Real-life events are at the heart of this very well-acted drama about pressures on the press when political issues are involved.


The year is 2004 and America is abuzz about the upcoming presidential election in which George W. Bush hopes to be given another term. At such a time it was political dynamite for the broadcaster CBS to devote a programme in their celebrated ’60 Minutes’ slot to an exposé that could harm Bush’s chances. What they claimed to reveal from material unearthed by producer Mary Mapes and her team of investigators related to the early 1970s: Bush had not only been helped to get into the National Guard (a step whereby he avoided the Vietnam war draft) but had then failed to carry out his consequent duties. However, CBS, Mapes and the show’s popular presenter Dan Rather soon found themselves bombarded by rumours that the papers that they had relied on had been forged. This would lead to Rather being required to apologise on air for a story no longer believed to be true. Subsequently CBS would set up a supposedly independent panel to look further into the matter.


Veracity or Chinese whispers? Robert Redford and Cate Blanchett


Truth is the directorial debut of James Vanderbilt best known for writing 2007’s Zodiac and it echoes that film in its sense of authenticity. This is strongly felt in the scenes in which Mary and her team get to work to investigate the truth or otherwise of what Bush seemed to have done while also checking out who is actually prepared to talk openly about it. Furthermore in a strong cast Cate Blanchett as Mary and Robert Redford as Rather are on fine form and the respect that Mary felt for the veteran Rather is very well conveyed.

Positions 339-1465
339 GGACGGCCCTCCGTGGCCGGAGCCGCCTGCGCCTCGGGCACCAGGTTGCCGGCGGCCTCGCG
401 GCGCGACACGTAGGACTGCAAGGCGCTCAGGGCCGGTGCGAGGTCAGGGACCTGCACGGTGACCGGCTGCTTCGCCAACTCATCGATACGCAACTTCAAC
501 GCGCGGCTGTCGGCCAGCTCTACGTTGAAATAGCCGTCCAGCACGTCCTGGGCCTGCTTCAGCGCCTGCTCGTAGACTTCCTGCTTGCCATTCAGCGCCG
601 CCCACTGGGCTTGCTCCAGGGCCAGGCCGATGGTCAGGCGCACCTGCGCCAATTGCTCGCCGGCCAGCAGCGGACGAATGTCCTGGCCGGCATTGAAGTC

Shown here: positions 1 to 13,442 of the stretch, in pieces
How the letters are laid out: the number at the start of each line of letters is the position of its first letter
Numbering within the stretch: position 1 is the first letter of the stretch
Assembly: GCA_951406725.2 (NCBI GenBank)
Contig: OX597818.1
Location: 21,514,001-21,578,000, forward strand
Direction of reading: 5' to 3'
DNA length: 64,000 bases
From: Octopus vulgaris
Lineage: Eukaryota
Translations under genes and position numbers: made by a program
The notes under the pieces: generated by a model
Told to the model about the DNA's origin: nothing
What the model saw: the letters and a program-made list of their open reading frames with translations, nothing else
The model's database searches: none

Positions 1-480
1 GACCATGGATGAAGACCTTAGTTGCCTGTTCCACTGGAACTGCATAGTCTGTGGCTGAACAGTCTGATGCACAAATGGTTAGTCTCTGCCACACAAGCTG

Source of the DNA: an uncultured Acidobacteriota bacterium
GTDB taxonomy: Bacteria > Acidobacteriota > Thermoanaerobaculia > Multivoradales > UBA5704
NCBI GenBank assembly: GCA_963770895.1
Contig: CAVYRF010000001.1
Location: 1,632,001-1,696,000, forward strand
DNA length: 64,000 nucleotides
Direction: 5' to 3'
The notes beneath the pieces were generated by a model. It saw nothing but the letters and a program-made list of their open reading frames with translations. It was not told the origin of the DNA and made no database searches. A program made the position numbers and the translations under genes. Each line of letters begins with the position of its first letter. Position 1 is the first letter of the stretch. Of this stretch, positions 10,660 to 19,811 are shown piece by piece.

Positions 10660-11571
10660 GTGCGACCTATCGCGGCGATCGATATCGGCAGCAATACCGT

This is clearly a film aimed at an intelligent audience, one that will appreciate this particular story as it unfolds while also recognising its wider implications about the need for press freedom. Towards the end, however, the film’s tone changes. In America Dan Rather is a famous and beloved figure and the price that he was made to pay is portrayed in scenes which, not without a touch of slow motion, seem very consciously calculated to give him the status of a hero. But even before this one or two moments have failed to ring true (most notably a big set piece well played by Noni Hazlehurst which not even she can prevent from taking on a fictional feel). This is disappointing coming as it does after so much good work and the failure is down to Vanderbilt and not to his actors. Despite this reservation, Truth is a film worth seeing.




Cast: Cate Blanchett, Robert Redford, Elisabeth Moss, Topher Grace, Dennis Quaid, Stacy Keach, Noni Hazlehurst, Nicholas Hope, Andrew McFarlane, Helmut Bakaitis, Natalie Saleeba, David Lyons, Bruce Greenwood, Dermot Mulroney.


Dir James Vanderbilt, Pro Bradley J. Fischer, James Vanderbilt and Brett Ratner, Screenplay James Vanderbilt, from the book Truth and Duty: The Press, The President and the Privilege of Power by Mary Mapes, Ph Mandy Walker, Pro Des Fiona Crombie, Ed Richard Francis-Bruce, Music Brian Tyler, Costumes Amanda Neale.


RatPac Entertainment/Echo Lake Entertainment/a Mythology Entertainment production etc-Warner Bros. Pictures International (UK).
125 mins. Australia/USA. 2015. Rel: 4 March 2016. Cert. 15.